I served as the official historian of the State of Texas from 2009 until 2012, appointed to that post by Gov. Rick Perry. In addition, I have regularly taught undergraduate and graduate courses on the American Civil War at the college level for over 40 years. Several of my books dealing with the Texas history have been prize-winners in addition to having enjoyed very strong sales numbers, including those dealing with the era of the Civil War. As well, I am directly descended from Texans who fought for the Confederacy during the Civil War.
Given this orientation and the knowledge which has come to me through those efforts, it is my personal opinion the Confederate statue on the Grayson County Courthouse lawn must be removed, perhaps to a location on private property, so it no longer carries the imprimatur of our county government. This statue does NOT provide meaningful historical commentary in any way on the actual history of Texas in the Civil War. Instead, it provides commentary about what the white people who erected it, some former Confederates, thought about the role their state played in that conflict 35 years later. Historical statues tell as much, if not more, about the values of the people who erected them, and the times in which they were erected than the historical subjects being referenced. Removing the statue does not in any way erase the history of the Civil War. Removing the statue does erase from public property the opinions and viewpoints of the people who erected that statue.
The 1890s were a time of racial segregation and harsh discrimination against African-Americans all across the former Confederacy, including Texas in general and in Grayson County specifically. It was also an era when white southerners reinterpreted the Civil War in their memory as a glorious campaign to preserve what they saw as a noble era of state’s rights. Such memories held in the 1890s by white people with familial ties to the Civil War became part of an inaccurate and popular historical explanation of the Civil War that often occurred hand in hand with institutionalized racial segregation. Glorification of the Confederacy became an important part of that viewpoint starting about the time the Sherman statue was erected. Such glorification obscures the historical reality that the Civil War was first and foremost a conflict engaged in by the Confederacy to preserve slavery. There never would have been a Civil War had slavery not existed in the South.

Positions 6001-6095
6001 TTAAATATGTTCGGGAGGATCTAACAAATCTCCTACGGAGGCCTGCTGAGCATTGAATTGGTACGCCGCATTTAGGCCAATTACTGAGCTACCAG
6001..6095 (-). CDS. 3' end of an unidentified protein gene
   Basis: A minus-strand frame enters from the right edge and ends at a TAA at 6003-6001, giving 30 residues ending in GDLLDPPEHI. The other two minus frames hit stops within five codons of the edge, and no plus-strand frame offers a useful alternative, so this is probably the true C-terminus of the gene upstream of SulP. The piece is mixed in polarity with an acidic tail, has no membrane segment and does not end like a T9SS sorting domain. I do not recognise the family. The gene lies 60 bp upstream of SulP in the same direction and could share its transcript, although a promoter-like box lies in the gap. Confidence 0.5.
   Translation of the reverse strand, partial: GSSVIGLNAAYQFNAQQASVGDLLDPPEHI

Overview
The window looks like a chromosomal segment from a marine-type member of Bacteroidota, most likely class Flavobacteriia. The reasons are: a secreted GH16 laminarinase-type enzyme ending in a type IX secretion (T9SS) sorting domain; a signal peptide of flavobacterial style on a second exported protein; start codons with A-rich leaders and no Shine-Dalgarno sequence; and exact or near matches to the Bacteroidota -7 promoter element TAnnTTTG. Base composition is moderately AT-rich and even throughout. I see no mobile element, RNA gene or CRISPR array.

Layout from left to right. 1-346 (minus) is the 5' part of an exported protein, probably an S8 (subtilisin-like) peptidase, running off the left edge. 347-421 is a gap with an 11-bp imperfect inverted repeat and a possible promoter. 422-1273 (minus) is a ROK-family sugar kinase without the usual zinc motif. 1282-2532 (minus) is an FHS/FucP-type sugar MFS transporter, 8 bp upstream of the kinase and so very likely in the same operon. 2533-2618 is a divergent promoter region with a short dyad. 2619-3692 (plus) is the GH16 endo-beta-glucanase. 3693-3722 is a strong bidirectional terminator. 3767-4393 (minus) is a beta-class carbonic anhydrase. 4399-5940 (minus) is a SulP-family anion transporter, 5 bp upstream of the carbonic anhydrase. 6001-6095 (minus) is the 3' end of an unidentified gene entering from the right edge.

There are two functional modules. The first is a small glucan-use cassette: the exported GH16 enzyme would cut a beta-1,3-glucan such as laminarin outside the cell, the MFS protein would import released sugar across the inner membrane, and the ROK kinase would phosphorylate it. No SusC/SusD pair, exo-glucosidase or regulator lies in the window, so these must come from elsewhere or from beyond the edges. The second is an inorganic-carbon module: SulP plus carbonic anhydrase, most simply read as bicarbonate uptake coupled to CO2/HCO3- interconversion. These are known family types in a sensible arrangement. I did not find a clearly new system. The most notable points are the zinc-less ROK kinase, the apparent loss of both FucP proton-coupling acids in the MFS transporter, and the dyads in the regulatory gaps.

The Civil War will always be a part of our nation’s history and cannot be erased. And it never will be erased. That does not mean, however, we must continue to accept the way white people across the South during the late nineteenth and early 20th centuries, some of them former Confederates, chose after the fact to interpret the Civil War by maintaining their statues on public property as inviolate and immovable.
Light T. Cummins is the Guy M. Bryan Professor of History at Austin College in Sherman. He is a lifetime Fellow of the Texas State Historian Association. Cummins is the author or editor of academic books and scholarly articles He served as the official State Historian of Texas from May 2009 until July 2012.